Two New York state lawmakers have introduced legislation to establish a commission charged with examining the health and environmental impacts of wireless radiation emitted by 5G technology and other wireless antennas.
The temporary commission, proposed by Sen. Anna Kaplan, D-Great Neck, and Assemblyman Tom Abinanti, D-Greenburgh, would consist of 15 members including health experts, environmental scientists and independent electromagnetic radiation researchers.
Under the legislation, the panel would present an initial report on its findings to the state legislature by June 2022 and a final report the following December.
The commission would be disbanded a month after its final report, according to the proposed bill. Kaplan's bill was introduced on March 23, and the companion bill in the lower chamber was introduced a week earlier.
The key sponsors of the legislation could not be immediately reached Monday for comment.
Doug Wood, director of nonprofit Americans for Responsible Technology — a coalition of more than 160 groups nationwide that advocate for the safe and responsible use of technology — said if the legislation becomes law, the state would "understand the full range of risks inherent in the deployment of 5G antennas in neighborhoods."
"This kind of involuntary exposure to a scientifically-proven health hazard deserves the scrutiny this commission will provide," Wood said. "I applaud Senator Kaplan and Assemblyman Abinanti for taking this action to protect public health and the environment."
According to the group, New Hampshire in 2019 became the first state to introduce and pass legislation to study the health and environmental effects of evolving 5G technology.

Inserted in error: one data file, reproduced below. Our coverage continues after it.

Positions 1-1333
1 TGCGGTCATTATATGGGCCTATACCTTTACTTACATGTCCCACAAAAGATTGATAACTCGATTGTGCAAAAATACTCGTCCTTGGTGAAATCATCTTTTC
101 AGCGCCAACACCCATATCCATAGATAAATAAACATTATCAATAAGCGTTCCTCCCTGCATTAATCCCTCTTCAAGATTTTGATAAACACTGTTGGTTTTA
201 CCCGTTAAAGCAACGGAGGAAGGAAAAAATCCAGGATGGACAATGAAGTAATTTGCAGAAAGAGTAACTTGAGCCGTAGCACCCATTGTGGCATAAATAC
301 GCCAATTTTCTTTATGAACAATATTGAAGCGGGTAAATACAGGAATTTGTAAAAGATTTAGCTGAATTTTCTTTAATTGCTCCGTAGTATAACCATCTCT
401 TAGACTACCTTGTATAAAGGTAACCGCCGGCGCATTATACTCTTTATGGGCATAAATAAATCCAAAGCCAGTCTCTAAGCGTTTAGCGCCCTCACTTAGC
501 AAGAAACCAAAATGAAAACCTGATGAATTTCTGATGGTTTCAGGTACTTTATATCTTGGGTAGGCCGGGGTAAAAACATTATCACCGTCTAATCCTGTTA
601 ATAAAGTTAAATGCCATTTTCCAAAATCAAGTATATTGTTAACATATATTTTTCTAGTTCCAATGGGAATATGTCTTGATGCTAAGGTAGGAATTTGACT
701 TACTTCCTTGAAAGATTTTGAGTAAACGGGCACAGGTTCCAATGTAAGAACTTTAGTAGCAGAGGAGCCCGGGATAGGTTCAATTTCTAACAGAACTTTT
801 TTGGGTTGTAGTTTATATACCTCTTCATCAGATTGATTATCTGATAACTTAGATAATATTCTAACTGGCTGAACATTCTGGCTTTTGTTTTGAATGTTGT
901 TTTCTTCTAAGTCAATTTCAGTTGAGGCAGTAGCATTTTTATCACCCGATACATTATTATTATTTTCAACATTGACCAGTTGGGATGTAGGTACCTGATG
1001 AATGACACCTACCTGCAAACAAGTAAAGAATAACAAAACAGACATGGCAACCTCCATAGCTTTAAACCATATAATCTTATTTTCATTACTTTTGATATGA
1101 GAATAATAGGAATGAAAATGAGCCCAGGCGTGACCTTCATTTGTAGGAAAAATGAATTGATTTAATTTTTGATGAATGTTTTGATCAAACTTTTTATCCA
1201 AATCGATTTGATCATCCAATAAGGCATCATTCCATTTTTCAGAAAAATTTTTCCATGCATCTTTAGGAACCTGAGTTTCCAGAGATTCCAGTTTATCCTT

In November 2020, a commission set up by the New Hampshire law released what ART called a "watershed report" with several recommendations to help reduce public exposure to wireless radiation, raise public awareness of potential health risks and improve monitoring of wireless radiation emissions.
The legislation from New York lawmakers follows January's oral argument before the D.C. Circuit in which a panel of judges appeared skeptical of the Federal Communications Commission's findings that cellphones and other connected devices pose no risks to human health. U.S. Circuit Judge Robert L. Wilkins questioned whether the FCC properly cited two working groups under the U.S. Food and Drug Administration's umbrella that are supposed to monitor the possibility of wireless harms, saying the FCC failed to explore how these bodies contributed to the record and to substantiate whether they exist at all.